Terrace sisters’ recycle drive raises money for homeless shelter

With the $1175 raised, Chera, Hali and Dylan bought essential supplies for Ksan Society

A memorial march takes place along Highway 16 also known as Canada’s ‘Highway of Tears’ on national day of awareness of Murdered & Missing Indigenous Women and Girls (MMIWG). Over five dozen people from nearby communities joined the march which began outside Terrace City Hall and ended at the memorial totem pole erected along Hwy 16, near Kitsumkalum. (Binny Paul/Terrace Standard)
‘City of Terrace can and should make spaces safer’: MMIWG activists

Activists called on governments to amplify safety net for women on national day of awareness of MMIWG

RCMP are reminding the public to be aware of their surroundings after a stabbing sent a man to hospital on May 4, 2021. (Black Press Media File Photo)
Terrace stabbing sends man to hospital

RCMP remind the public to be aware of surroundings

The construction site for the new Mills Memorial Hospital has been cleared. (Binny Paul/The Terrace Standard)
Bird nests key to decision to log hospital site in Terrace

Nests would have posed a risk of increasing costs

Protesters attempt to stop clear-cutting of old-growth trees in Fairy Creek near Port Renfrew. (Will O’Connell photo)
VIDEO: Workers, activists clash at site of Vancouver Island logging operation

Forest license holders asking for independent investigation into incident

Provincial health officer Dr. Bonnie Henry and Health Minister Adrian Dix update B.C.’s COVID-19 situation at the B.C. legislature, April 29, 2021. (B.C. government)
B.C.’s COVID-19 case count creeps up, seven more deaths

445 people in hospital, 157 in intensive care

Summerland’s positive test rate is much higher than surrounding local health areas, according to internal BC CDC documents. (BC CDC)
Summerland third behind Surrey, Abbotsford in daily per capita COVID-19 cases

Interior Health is rolling out additional vaccine availability to the community

Amazon is pausing its Prime Day marketing event in Canada this year amid ongoing COVID-19 outbreaks at its facilities in Ontario. THE CANADIAN PRESS/Nathan Denette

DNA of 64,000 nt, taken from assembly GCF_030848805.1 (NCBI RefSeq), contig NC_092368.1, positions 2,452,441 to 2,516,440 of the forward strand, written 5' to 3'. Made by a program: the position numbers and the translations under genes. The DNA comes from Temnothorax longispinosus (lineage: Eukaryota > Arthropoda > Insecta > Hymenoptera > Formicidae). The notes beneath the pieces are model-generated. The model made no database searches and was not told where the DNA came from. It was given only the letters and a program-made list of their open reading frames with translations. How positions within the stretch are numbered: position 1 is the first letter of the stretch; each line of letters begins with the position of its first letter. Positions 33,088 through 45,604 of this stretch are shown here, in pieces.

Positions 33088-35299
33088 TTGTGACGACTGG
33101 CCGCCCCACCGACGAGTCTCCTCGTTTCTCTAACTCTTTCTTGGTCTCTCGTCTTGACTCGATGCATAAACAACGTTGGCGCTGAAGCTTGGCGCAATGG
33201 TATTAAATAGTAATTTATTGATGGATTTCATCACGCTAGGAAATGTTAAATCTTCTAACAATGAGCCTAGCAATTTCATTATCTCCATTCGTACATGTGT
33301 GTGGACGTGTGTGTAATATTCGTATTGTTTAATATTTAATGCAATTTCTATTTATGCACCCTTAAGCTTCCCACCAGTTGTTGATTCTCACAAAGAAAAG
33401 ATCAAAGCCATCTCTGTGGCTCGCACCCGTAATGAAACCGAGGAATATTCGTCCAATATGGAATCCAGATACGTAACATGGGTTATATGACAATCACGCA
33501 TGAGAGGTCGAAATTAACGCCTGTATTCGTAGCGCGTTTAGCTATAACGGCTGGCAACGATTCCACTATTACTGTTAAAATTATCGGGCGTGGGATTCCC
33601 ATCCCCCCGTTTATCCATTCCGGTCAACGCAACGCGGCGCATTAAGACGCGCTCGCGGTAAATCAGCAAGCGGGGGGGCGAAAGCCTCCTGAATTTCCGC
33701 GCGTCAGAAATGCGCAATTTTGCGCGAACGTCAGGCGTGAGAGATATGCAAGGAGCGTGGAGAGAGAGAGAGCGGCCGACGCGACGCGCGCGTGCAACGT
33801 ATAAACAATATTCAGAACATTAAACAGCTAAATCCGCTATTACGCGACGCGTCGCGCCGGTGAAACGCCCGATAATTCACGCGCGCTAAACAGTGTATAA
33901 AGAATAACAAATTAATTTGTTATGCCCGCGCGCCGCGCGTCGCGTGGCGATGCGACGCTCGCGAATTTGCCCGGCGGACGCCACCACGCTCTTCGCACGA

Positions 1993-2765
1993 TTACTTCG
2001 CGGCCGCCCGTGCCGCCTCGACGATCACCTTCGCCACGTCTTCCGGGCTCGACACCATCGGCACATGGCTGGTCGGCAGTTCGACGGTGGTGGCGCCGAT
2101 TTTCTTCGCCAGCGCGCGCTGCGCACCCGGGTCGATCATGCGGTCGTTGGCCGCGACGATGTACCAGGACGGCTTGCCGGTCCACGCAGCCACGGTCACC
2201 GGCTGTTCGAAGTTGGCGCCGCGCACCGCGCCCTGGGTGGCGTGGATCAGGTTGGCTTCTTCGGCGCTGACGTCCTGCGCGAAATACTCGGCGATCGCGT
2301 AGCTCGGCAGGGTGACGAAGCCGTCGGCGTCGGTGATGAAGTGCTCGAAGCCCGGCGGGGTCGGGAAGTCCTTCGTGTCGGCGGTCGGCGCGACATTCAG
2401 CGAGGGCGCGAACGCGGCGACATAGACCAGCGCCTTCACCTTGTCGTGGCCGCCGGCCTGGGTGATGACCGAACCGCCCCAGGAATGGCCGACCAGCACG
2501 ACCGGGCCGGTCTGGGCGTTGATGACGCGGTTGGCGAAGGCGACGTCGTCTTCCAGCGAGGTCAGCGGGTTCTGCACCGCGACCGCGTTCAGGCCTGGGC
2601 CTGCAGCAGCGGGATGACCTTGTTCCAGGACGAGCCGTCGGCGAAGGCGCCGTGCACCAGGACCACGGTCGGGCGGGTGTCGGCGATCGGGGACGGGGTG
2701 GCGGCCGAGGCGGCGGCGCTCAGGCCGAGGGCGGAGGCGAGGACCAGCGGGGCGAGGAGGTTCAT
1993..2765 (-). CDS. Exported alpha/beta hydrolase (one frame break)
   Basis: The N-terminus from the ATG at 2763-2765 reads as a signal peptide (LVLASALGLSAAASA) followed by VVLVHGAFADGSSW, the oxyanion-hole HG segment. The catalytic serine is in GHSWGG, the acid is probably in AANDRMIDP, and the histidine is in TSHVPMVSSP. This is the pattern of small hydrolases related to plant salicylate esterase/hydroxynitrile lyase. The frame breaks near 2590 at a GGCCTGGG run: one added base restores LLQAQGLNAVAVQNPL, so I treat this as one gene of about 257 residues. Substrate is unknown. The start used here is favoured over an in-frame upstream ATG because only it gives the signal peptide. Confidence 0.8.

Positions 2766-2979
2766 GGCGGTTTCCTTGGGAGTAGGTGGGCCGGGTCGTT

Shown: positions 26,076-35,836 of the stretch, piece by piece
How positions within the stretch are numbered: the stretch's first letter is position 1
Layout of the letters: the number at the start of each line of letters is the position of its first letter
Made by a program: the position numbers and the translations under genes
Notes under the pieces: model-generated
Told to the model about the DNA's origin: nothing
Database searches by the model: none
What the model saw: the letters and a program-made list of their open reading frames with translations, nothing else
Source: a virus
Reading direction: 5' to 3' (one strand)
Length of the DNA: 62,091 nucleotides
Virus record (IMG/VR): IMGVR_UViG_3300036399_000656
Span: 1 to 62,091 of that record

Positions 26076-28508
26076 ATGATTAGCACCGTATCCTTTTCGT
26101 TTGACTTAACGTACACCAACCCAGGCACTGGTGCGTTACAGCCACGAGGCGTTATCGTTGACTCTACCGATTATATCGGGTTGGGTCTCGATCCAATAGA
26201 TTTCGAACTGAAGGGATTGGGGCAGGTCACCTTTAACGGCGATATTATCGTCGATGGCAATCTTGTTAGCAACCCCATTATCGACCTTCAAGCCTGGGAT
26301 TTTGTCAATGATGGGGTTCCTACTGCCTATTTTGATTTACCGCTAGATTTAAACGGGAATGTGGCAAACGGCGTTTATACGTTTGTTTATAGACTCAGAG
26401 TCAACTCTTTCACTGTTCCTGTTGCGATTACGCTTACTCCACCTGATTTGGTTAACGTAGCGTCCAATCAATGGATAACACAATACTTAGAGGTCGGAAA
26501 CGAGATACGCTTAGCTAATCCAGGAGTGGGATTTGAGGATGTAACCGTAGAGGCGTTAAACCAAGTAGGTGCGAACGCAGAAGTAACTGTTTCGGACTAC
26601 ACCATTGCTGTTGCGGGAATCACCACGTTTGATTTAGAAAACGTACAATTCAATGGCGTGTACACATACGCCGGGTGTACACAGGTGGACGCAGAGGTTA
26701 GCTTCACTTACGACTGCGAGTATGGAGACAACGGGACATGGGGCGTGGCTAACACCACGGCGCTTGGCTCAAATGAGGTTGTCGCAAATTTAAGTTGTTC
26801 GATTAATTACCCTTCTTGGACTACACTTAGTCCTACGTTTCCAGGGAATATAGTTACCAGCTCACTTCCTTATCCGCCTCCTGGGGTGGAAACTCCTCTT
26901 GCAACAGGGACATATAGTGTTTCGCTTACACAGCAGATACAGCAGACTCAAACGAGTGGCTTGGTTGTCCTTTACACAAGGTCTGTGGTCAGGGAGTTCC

Amazon Prime Day halted in Canada due to COVID-19 outbreaks in warehouses

The postponement of the event was put in place to protect the health and safety of employees and customers, the company says

Ally Thomas, 12, seen in an undated family handout photo, died on April 14 from a suspected overdose. Her family says they are frustrated more public supports weren't available when they tried to get her help. THE CANADIAN PRESS
Minister says suspected overdose death of 12-year-old pushing B.C. to ‘do better’

Minister Sheila Malcolmson of Mental Health and Addictions says the government is working ‘as hard as we can’ to build a system of care for youths

At this Highway 3 check point, police officers will be asking for identification from drivers, documentation regarding the driver’s name and address, and the purpose for the driver’s travel. (RCMP)
No fines handed out at 1st COVID-19 roadblock as checks move across B.C.

Cpl. Chris Manseau says a total of 127 vehicles were stopped at a roadblock in the Manning Park area

A spectator looks on as the Olympic Caldron is relit in downtown Vancouver, Wednesday, February 12, 2020. THE CANADIAN PRESS/Jonathan Hayward
Small majority of B.C. residents in favour of a Vancouver 2030 Olympic bid: survey

A new survey shows a split over the possibility of public money being spent to organize and host the winter games

Junior A team Coquitlam Express is offering all Tri-City residents who get vaccinated against COVID-19 a free ticket to one of their games. (Facebook/Coquitlam Express)
B.C. hockey team offering free tickets to hometown fans who get the COVID-19 vaccine

‘We know the only way to get fans back is people getting vaccinated,’ says Express’ general manager Tali Campbell

Jobs Minister Ravi Kahlon speaks in the B.C. legislature, describing work underway to make a small business and tourism aid package less restrictive, Dec. 10, 2020. (Hansard TV)
B.C.’s latest COVID-19 restrictions cost thousands of service jobs

Part-time workers set back again by spike in virus spread

Most Read